LIBDEM leader Jo Swinson certainly caught the attention of the UK media when she declared she was running to become Prime Minister at the launch of her party’s General Election campaign.

The LibDems took less than 8% of the vote and just a dozen Westminster seats in 2017, but speaking at the launch event in London earlier this week, Swinson said Brexit ensured December’s election will be hugely unpredictable.

“Don’t let anyone tell you what has to happen. Change is possible, and you get to choose,” the leader said in her message to voters.

“I never thought I’d stand here and say that I’m a candidate to be prime minister. But when I look at Boris Johnson and Jeremy Corbyn, I am absolutely certain I could do a better job than either of them.”

READ MORE: General Election: Three times Jo Swinson’s LibDems misled voters

On a visit to her East Dunbartonshire constituency near Glasgow a couple of days later, it was difficult to find anyone who thought this was a realistic ambition.

“I can’t see Jo Swinson becoming prime minister and personally I wouldn’t want her to be,” David Faith, a local solicitor, told me.

The National: David Faith. Photograph: Colin MearnsDavid Faith. Photograph: Colin Mearns

Standing close to the start of the West Highland Way on the pedestrianised Douglas Street in Milngavie, the 38-year-old cited Swinson’s record as a minister in the Tory/LibDem coalition government and her controversial call for a statue to be built in honour of former Tory PM Margaret Thatcher as among the reasons why he won’t be voting for her next month.

“I think Jo Swinson’s time in government was very poorly used,” he said. “She personally was very much leading the charge in terms of increasing fees for employment tribunals, she voted through major cuts to social security, her version of feminism is about building a statue to Margaret Thatcher and making cuts to social security which disproportionately affect women and that is not something I think people should be getting behind.”

Swinson, who became LibDem leader in July, became the MP for East Dunbartonshire in 2005 when she beat Labour’s John Lyons. As the youngest MP she replaced fellow LibDem MP Sarah Teather as the “Baby of the House”.

WATCH: Jo Swinson attempts to defend 'entirely misleading' graph

She successfully held her seat in the 2010 General Election and her career swiftly advanced when the LibDems entered into a coalition government with David Cameron’s Conservative Party.

Controversy knocked, however, in December 2010 when she voted in favour of allowing universities to raise tuition fees up to £9000 a year – despite a Lib Dem manifesto promise to oppose any increase.

The then-party leader Nick Clegg was forced to apologise for the tuition fees U-turn two years later.

Swinson’s support for draconian welfare cuts – including a rise in benefit sanctions – also proved unpopular and five years later she was ousted from her East Dunbartonshire seat by the SNP’s John Nicolson.

But in a remarkable political comeback, Swinson found herself back on the green benches following the snap General Election in 2017.

The National: Milngavie. Photograph: Colin MearnsMilngavie. Photograph: Colin Mearns

Now the SNP are determined to win back the seat with their candidate Amy Callaghan, a 27-year-old party activist and office manager to Strathkelvin and Bearsden MSP Rona Mackay.

However, with recent polls suggesting a comfortable LibDem victory, regaining the seat would certainly be a major coup for Nicola Sturgeon’s party.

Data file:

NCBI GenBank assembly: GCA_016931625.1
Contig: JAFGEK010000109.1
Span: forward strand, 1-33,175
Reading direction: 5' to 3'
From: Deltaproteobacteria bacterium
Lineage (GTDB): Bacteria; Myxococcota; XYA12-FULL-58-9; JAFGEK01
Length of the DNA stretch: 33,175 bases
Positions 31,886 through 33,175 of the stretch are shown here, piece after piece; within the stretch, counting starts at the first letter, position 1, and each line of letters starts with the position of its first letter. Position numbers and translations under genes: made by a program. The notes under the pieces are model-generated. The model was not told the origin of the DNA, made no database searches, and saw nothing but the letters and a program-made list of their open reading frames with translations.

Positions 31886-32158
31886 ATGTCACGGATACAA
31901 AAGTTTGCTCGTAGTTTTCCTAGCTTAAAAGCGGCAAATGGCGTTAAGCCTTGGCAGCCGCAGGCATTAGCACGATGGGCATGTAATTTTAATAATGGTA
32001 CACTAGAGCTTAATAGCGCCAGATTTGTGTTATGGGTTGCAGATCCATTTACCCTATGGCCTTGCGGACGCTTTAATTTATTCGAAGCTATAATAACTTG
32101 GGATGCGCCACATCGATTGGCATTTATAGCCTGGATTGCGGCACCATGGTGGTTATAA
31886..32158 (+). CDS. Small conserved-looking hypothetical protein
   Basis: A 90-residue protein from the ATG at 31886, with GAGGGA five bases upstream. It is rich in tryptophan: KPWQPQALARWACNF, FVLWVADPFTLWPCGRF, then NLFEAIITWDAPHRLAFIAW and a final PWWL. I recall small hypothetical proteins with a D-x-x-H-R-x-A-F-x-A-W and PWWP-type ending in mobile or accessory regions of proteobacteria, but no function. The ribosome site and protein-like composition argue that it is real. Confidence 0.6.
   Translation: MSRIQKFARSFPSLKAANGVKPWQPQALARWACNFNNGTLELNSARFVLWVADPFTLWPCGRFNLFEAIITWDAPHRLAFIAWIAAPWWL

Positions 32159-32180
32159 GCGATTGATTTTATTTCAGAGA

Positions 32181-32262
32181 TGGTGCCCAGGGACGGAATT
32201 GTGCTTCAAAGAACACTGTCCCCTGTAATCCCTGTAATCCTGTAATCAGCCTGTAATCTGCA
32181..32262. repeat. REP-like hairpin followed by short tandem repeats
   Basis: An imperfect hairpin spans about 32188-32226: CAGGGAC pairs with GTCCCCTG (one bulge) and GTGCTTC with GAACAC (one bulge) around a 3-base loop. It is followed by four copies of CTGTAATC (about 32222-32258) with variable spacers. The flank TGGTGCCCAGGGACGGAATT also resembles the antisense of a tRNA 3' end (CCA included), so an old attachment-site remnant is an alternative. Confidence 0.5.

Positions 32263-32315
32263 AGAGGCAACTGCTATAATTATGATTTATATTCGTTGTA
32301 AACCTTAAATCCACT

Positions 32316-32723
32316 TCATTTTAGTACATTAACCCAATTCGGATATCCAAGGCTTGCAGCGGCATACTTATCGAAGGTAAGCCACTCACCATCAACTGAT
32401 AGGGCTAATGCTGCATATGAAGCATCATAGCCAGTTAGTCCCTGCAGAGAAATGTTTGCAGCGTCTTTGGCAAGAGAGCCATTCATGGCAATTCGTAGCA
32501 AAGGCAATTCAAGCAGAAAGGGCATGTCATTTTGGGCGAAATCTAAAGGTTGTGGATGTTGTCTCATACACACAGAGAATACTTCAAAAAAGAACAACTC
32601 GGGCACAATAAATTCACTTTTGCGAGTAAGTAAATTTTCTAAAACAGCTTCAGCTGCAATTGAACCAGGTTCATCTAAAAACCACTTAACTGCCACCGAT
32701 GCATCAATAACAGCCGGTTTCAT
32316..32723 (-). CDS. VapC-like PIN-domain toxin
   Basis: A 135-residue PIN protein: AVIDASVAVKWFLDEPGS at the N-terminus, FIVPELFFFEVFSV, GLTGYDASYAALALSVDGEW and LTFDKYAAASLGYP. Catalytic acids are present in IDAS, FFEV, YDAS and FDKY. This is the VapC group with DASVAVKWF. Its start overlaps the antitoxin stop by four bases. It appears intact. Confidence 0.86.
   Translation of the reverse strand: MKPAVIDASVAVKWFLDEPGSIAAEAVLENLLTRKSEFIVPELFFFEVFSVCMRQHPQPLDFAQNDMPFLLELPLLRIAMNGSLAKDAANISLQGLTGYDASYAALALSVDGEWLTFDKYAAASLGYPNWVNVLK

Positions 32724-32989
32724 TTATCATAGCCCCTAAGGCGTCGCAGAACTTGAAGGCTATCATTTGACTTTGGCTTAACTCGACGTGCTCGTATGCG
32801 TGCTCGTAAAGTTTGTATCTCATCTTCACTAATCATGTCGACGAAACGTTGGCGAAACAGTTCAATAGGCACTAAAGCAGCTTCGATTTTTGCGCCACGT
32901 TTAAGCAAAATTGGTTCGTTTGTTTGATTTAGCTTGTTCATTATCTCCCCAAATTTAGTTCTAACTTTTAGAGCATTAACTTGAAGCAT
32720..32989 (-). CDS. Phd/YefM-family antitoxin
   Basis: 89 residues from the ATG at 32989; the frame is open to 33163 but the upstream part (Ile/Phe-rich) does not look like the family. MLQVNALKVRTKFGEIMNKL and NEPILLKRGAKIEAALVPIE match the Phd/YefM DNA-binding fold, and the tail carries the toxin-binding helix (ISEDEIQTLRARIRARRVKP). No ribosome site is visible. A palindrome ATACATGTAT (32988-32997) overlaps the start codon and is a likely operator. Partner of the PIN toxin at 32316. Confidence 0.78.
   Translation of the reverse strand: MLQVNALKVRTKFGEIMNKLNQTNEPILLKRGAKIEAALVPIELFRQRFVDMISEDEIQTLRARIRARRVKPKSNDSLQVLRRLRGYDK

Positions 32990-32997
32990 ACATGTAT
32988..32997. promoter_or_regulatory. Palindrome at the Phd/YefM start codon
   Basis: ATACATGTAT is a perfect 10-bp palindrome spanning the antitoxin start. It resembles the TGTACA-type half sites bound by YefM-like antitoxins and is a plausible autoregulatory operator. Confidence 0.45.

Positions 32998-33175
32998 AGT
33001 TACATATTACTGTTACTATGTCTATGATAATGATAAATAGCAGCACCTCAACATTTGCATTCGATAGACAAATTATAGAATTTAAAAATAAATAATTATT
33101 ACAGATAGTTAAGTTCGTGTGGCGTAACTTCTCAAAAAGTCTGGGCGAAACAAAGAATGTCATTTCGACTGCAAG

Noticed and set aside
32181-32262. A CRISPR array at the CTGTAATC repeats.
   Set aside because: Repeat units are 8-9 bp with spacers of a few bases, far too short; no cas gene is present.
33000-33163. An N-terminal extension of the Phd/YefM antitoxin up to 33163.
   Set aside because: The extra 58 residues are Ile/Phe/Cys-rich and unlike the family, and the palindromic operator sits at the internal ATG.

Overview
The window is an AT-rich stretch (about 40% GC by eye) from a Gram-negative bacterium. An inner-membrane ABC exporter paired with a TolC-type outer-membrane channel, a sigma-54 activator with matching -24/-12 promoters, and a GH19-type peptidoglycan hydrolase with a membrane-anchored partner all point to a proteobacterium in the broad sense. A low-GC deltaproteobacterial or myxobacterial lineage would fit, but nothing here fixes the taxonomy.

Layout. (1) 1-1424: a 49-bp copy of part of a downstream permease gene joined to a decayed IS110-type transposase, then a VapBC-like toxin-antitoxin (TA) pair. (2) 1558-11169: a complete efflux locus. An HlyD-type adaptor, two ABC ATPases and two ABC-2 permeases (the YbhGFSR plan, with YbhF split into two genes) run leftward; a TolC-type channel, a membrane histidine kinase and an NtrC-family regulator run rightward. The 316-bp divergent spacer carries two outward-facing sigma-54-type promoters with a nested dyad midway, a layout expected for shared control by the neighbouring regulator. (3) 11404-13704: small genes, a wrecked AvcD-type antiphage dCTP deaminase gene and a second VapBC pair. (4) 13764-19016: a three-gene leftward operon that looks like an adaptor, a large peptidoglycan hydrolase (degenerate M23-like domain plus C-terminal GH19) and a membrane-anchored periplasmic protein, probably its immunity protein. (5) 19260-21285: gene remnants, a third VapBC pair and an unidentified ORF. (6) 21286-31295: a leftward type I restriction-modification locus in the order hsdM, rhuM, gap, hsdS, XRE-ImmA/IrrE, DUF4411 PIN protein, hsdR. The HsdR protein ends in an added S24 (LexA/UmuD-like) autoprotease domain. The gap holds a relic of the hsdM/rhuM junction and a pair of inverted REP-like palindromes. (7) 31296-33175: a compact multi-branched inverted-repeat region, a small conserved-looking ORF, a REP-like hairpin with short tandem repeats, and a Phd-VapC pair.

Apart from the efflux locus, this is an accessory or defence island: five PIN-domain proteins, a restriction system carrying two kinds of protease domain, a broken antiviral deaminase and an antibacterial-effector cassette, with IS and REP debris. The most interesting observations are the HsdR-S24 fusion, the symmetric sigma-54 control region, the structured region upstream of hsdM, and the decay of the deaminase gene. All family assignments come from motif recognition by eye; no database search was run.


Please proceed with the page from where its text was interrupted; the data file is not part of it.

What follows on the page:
“The problem the SNP have here is that a lot of Tories will vote LibDem just to keep the SNP out.

“It is going to be a tough challenge for Amy, but she is a great candidate, a real fighter and well known locally,” said Margaret Cusker, a local SNP member and Yes activist.

One of the difficulties faced by the SNP locally is the high pro-Union vote. Some 61% of voters in the area opposed independence in 2014.

However, Cusker believes that views are shifting as a result of Brexit and the high number of local people opposed to leaving the European Union.

Some 71% of voters in the area backed remaining in the EU in the referendum in June 2016.

The National: Margaret Cusker. Photograph: Colin MearnsMargaret Cusker. Photograph: Colin Mearns

“We had one of the highest No votes in 2014, but I think things are changing on that front because of Brexit and the high Remain vote two years later,” the 64-year-old former sales manageress told us.

The National caught up with one teacher in Milngavie town centre as she heads home after her working day and as dusk falls. She seemed to illustrate Cusker’s point.

“I didn’t vote for independence in 2014, but I would be open to it next time, chiefly because of the way the British Government has handled Brexit,” the woman, who did not want to be named, told us.

She added: “If we are out of Europe, I will vote for independence, if we remain in Europe, then I’m not so sure.”

The teacher, however, rejected SNP claims that Swinson is an absent figure in the constituency, explaining: “I’ve found her pretty good actually. She regularly comes into schools. She is very kind and decent with the pupils and I think she speaks well.”

She added, however, that while she did vote for Swinson last time, she was not so sure if she would back her next month.

“She has certain views, particularly over the NHS which worry me a bit and I would like to find out more about them,” she said.

The National: Andrew Jones. Photograph: Colin MearnsAndrew Jones. Photograph: Colin Mearns

First time voter Andrew Jones was also unsure.

“I’m not very up on politics,” said the 18-year-old Milngavie student.

“I haven’t decided who I will vote for.”

On one issue, however, he was certain: “Brexit is a mess and I would prefer to remain.”